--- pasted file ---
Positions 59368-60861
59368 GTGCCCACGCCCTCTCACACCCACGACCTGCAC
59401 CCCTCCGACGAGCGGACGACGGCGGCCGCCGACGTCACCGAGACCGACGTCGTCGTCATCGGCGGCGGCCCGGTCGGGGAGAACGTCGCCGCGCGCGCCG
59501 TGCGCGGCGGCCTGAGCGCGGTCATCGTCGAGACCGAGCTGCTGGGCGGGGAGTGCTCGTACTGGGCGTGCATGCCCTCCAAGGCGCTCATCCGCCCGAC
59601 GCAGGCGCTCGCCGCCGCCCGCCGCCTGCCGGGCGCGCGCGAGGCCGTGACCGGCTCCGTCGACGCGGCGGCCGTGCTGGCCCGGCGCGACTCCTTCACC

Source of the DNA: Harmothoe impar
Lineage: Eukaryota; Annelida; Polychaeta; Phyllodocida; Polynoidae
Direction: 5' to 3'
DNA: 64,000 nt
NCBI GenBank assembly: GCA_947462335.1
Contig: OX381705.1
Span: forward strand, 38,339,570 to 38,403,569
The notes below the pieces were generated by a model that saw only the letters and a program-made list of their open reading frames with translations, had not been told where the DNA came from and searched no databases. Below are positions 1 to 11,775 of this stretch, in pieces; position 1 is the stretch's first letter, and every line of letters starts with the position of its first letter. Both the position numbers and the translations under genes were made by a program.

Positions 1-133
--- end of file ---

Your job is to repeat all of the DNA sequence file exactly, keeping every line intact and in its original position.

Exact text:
Positions 59368-60861
59368 GTGCCCACGCCCTCTCACACCCACGACCTGCAC
59401 CCCTCCGACGAGCGGACGACGGCGGCCGCCGACGTCACCGAGACCGACGTCGTCGTCATCGGCGGCGGCCCGGTCGGGGAGAACGTCGCCGCGCGCGCCG
59501 TGCGCGGCGGCCTGAGCGCGGTCATCGTCGAGACCGAGCTGCTGGGCGGGGAGTGCTCGTACTGGGCGTGCATGCCCTCCAAGGCGCTCATCCGCCCGAC
59601 GCAGGCGCTCGCCGCCGCCCGCCGCCTGCCGGGCGCGCGCGAGGCCGTGACCGGCTCCGTCGACGCGGCGGCCGTGCTGGCCCGGCGCGACTCCTTCACC

Source of the DNA: Harmothoe impar
Lineage: Eukaryota; Annelida; Polychaeta; Phyllodocida; Polynoidae
Direction: 5' to 3'
DNA: 64,000 nt
NCBI GenBank assembly: GCA_947462335.1
Contig: OX381705.1
Span: forward strand, 38,339,570 to 38,403,569
The notes below the pieces were generated by a model that saw only the letters and a program-made list of their open reading frames with translations, had not been told where the DNA came from and searched no databases. Below are positions 1 to 11,775 of this stretch, in pieces; position 1 is the stretch's first letter, and every line of letters starts with the position of its first letter. Both the position numbers and the translations under genes were made by a program.

Positions 1-133